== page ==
Senior officials of Japan and the United States will discuss this week new Washington-led sanctions against Iran over its suspected nuclear threat, Foreign Minister Koichiro Genba said Tuesday.
Genba told reporters that the officials will hold the meeting Thursday mainly to exchange views on a new U.S. law that allows a ban on foreign financial institutions from operating in the United States if they are found to have done business with Iran’s central bank.
The meeting in the United States is part of the process for Japan to decide how to reduce its Iranian oil imports.
The first meeting of senior Japanese and U.S. officials on Iran’s sanctions was held in mid-January in Tokyo.
During that meeting, the U.S. delegation led by Robert Einhorn, the State Department’s special adviser for nonproliferation and arms control, and Daniel Glaser, the Treasury Department’s assistant secretary for terrorist financing, requested that Japan join the Washington-led sanctions by cutting its crude oil imports from Iran.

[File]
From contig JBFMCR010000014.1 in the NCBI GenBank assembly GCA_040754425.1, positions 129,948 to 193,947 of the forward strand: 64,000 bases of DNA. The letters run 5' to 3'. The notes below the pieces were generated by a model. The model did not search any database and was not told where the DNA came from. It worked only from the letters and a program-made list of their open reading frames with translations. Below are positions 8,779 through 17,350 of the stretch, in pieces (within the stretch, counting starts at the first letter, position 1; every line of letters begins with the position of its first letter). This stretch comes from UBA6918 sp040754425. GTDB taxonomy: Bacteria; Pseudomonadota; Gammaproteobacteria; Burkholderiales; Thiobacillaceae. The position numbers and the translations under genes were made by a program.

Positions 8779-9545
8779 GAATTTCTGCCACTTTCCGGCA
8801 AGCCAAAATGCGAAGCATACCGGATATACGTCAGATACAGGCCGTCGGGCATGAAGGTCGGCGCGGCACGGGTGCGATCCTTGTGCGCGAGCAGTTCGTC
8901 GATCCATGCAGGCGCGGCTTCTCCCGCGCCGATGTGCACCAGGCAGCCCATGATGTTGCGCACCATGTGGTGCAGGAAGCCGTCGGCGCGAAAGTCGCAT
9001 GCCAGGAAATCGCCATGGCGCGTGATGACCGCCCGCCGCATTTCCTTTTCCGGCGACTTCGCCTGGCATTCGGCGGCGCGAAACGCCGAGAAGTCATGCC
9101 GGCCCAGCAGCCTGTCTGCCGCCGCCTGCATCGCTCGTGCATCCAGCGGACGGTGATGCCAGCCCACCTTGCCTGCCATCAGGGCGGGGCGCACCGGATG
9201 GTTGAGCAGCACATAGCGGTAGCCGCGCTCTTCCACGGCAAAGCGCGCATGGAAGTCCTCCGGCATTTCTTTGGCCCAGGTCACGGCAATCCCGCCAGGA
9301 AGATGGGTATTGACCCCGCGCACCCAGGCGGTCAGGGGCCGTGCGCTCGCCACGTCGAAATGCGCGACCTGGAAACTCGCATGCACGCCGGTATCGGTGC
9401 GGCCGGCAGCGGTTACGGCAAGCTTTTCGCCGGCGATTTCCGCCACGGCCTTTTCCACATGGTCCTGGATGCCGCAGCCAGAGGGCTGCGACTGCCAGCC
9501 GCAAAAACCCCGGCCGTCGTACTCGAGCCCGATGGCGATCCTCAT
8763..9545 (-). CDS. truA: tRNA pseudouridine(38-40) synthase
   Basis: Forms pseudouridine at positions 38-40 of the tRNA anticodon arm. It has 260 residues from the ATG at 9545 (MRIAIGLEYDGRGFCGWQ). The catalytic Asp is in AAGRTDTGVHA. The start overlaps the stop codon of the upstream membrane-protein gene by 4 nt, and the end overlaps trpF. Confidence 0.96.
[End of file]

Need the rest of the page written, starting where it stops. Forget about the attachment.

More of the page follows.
“I believe it may not be easy to come to a conclusion on this matter in the upcoming discussions,” Genba said, noting that the United States has yet to define some of the specifics regarding how to apply the law.
By law the White House could grant a country an exemption from the ban if it has “significantly reduced its volume of crude oil purchases from Iran.”
Japan has been calling for an exemption from the ban, arguing that its oil imports from Iran have already been cut by 40 percent over the past five years and the trend is almost certain to continue.
Advance G-20 meeting
Mexico said Tuesday it will convene an informal meeting of foreign ministers of the Group of 20 leading advanced and emerging countries in mid-February.
The Mexican Embassy in Tokyo said the three-day meeting will be held in Los Cabos starting Feb. 18. Mexico holds the rotating presidency of the G-20 this year.
It will be the first foreign ministerial meeting of the G-20.
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